|ROSENWILLER: (Bas-Rhin département, Alsace région)|
Also see Strasbourg. German: Rosenweiler.
Cercle de Genealogie Juive JGS cemetery information. The burial register of the cemetery, beginning with the year 1753, contains the records of 5588 tombs. [August 2009]
Jewish history and photographs of cemetery. [October 2013]
Cemetery: One of the largest Jewish cemeteries in Alsace (presently in the département of Bas-Rhin in eastern France), the cemetery lies between beautiful agricultural lands and forests near Rosenwiller, a small village about a twenty-minute drive from Strasbourg, 25 km SW. In its heyday the cemetery served dozens of communities and is estimated to be the last resting place for about six thousand Jews. Except for the one or two Jewish families who ran the cemetery no Jewish community in the village of Rosenwiller ever existed. The adjacent village, less than two kilometers from Rosenwiller, is Rosheim, famous in Jewish history because of one of its former inhabitants, Josel (Joseph) ben Gershon (ca. 1478-1554), the most well known communal representative of medieval German Jewry. the Rosenwiller Jewish Cemetery, founded in the later fourteenth century, contains graves of Jews from several villages in Lower-Alsace, which had no cemeteries of their own (Balbronn, Baldenheim, Barr, Bergheim, Biesheim, Bischheim, Bischofsheim, Bonhomme, Brumath, Busswiller, Dambach, Dangolsheim, Diebolsheim, Dinsheim, Dornach, Duppigheim, Duttlenheim, Ekbolsheim, Epernay, Epfig, Ettingen, Fegersheim, Genève, Grusenheim, Gunstett, Kaysersberg, Kolbsheim, Krautergersheim, Kuttplsheim, Lingolsheim, Molsheim, Mutzig, Niedernai, Obernai, Oberschaffolsheim, Osthoffen, Ottrott, Rosenwiller, Rosheim, Saint-Dié, Sarreguemines, Schaffolsheim, Scharachbergheim, Schirmeck, Soultz, Stotzheim, Strasbourg, Traenheim, Valf, and Zellwiller). Rosenwiller cemetery was in use at least from the middle of the seventeenth century, although no tombstones from its first decades have been found thus far. It is possible that the first "gravestones" were actually made of wood, and therefore did not survive. The burial registry of the cemetery, beginning on 1753, contains records of some five thousand tombs. The late Robert WEYL published (Strasbourg 1988) with pictures and inscriptions of some 50 graves in his book Le Cimetière Juif de Rosenwiller. The burial register of the cemetery, beginning with the year 1753, contains the records of some 5588 graves. One of the most ancient Jewish burying grounds of Alsace, the site was not destroyed or vandalized and is permanently opened and maintained by the village of Rosenwiller. Most stones on which the writing is extant and decipherable date from the nineteenth century onward. The cemetery is still used, albeit rarely: about one or two people have been buried at Rosenwiller each year during the last few decades. As of March 2003, the last grave dates from 2000. See http://goliath.ecnext.com/coms2/gi_0199-370254/A-mystery-on-the-tombstones.html for specific burials and more information about the cemetery. Responsible for the site: M. Rolf BAER in Molsheim - Tél: 03 88 38 66 10 / Fax: 03 88 48 89 84 [January 2008]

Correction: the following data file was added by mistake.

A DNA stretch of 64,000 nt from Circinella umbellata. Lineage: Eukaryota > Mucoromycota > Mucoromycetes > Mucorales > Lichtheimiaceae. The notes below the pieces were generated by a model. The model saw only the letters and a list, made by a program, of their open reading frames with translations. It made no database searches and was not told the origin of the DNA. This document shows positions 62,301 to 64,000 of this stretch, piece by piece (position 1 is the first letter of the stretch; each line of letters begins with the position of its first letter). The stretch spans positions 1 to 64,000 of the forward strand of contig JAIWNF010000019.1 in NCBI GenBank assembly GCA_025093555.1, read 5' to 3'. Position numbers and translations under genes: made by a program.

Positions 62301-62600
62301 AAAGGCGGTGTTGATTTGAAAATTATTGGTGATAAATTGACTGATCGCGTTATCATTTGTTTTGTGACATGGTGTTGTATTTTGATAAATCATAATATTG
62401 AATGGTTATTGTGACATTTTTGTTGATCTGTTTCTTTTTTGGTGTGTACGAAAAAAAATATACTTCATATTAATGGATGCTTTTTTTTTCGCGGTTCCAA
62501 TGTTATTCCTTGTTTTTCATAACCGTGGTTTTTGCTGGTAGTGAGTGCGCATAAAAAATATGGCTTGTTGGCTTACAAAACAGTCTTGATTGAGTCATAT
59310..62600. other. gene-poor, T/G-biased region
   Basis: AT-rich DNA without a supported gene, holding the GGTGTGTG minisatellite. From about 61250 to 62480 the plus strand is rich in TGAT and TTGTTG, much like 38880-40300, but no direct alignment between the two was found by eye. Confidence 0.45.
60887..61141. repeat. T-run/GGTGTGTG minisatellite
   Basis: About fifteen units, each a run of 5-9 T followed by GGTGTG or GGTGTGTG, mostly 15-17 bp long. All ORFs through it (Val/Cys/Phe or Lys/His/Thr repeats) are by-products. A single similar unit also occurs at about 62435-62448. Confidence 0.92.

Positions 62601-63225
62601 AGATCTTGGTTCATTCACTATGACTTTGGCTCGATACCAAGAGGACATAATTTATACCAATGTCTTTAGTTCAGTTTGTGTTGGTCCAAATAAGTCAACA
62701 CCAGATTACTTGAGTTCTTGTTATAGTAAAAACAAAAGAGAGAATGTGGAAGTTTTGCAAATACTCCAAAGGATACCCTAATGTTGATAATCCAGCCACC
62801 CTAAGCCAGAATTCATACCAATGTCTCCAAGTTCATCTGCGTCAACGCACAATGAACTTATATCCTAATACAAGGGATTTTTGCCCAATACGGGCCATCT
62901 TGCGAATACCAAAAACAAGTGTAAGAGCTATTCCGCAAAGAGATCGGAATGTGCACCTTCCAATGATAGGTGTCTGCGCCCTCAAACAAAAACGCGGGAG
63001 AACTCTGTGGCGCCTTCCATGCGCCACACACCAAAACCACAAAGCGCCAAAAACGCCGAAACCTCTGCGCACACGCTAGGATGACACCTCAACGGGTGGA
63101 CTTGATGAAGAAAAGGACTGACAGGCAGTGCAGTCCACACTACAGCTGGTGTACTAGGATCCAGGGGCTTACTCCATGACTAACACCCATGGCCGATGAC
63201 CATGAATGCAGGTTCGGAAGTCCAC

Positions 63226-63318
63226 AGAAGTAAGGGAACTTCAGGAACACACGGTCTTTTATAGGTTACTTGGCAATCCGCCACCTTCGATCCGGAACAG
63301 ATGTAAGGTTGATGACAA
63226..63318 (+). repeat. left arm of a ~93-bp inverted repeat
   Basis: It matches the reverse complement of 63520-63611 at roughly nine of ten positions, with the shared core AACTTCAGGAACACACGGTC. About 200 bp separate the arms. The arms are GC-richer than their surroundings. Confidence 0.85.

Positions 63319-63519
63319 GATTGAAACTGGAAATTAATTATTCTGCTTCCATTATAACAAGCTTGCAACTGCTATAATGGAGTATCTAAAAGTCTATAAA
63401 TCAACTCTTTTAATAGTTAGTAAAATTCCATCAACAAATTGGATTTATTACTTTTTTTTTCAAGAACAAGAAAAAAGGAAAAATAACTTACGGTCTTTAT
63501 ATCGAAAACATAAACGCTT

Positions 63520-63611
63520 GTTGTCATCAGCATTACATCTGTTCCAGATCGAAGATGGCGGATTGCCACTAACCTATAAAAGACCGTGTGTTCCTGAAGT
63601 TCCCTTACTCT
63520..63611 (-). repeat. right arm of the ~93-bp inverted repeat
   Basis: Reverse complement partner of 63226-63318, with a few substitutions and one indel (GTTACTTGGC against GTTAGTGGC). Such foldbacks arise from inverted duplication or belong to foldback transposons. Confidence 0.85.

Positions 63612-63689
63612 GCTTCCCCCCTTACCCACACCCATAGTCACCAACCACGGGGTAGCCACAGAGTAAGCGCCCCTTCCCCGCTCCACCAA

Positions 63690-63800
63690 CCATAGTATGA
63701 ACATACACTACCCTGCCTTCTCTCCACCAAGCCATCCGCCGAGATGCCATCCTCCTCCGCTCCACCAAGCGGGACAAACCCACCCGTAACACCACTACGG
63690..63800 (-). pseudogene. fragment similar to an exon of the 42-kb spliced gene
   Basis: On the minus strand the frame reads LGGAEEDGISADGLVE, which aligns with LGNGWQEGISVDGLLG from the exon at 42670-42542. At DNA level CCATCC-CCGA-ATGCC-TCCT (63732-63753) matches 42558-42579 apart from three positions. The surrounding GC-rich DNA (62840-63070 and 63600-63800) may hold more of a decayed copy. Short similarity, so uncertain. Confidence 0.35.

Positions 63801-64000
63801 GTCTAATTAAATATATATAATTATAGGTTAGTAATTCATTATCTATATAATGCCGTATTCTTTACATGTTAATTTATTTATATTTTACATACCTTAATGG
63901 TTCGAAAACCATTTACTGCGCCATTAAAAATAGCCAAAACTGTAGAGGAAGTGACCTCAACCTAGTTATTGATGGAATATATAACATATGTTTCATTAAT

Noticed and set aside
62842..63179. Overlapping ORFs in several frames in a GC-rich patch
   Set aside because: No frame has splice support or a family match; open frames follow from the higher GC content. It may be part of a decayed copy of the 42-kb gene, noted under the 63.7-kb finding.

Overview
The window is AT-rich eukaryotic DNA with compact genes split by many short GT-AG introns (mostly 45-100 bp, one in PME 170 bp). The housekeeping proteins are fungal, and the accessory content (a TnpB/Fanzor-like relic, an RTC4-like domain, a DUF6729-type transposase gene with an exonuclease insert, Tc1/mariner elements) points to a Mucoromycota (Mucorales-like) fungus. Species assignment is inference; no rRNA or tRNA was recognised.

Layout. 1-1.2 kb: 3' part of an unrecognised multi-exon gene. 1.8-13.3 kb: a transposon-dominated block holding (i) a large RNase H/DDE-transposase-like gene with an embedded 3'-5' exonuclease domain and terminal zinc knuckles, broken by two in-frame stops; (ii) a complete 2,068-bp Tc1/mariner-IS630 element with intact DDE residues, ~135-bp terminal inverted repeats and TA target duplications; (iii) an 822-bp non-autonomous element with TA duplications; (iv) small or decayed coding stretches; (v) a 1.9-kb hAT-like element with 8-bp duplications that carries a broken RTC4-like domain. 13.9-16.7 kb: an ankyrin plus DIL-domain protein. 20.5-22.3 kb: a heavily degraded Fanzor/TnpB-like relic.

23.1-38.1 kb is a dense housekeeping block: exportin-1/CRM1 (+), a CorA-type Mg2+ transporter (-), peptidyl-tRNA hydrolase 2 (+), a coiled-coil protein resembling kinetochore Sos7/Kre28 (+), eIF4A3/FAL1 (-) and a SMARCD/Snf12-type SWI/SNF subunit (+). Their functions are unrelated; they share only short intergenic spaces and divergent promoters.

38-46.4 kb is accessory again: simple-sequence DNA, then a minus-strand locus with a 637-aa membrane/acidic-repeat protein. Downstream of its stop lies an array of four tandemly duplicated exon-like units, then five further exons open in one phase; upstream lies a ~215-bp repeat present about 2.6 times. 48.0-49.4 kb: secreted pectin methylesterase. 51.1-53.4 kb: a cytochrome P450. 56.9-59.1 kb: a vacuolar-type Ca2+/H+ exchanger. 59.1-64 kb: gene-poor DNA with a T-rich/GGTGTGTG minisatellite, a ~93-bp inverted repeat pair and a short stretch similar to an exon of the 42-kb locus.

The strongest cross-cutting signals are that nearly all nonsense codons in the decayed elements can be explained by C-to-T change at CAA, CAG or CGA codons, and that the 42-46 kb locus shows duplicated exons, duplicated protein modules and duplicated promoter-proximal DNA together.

|Last Updated on Friday, 11 October 2013 19:03|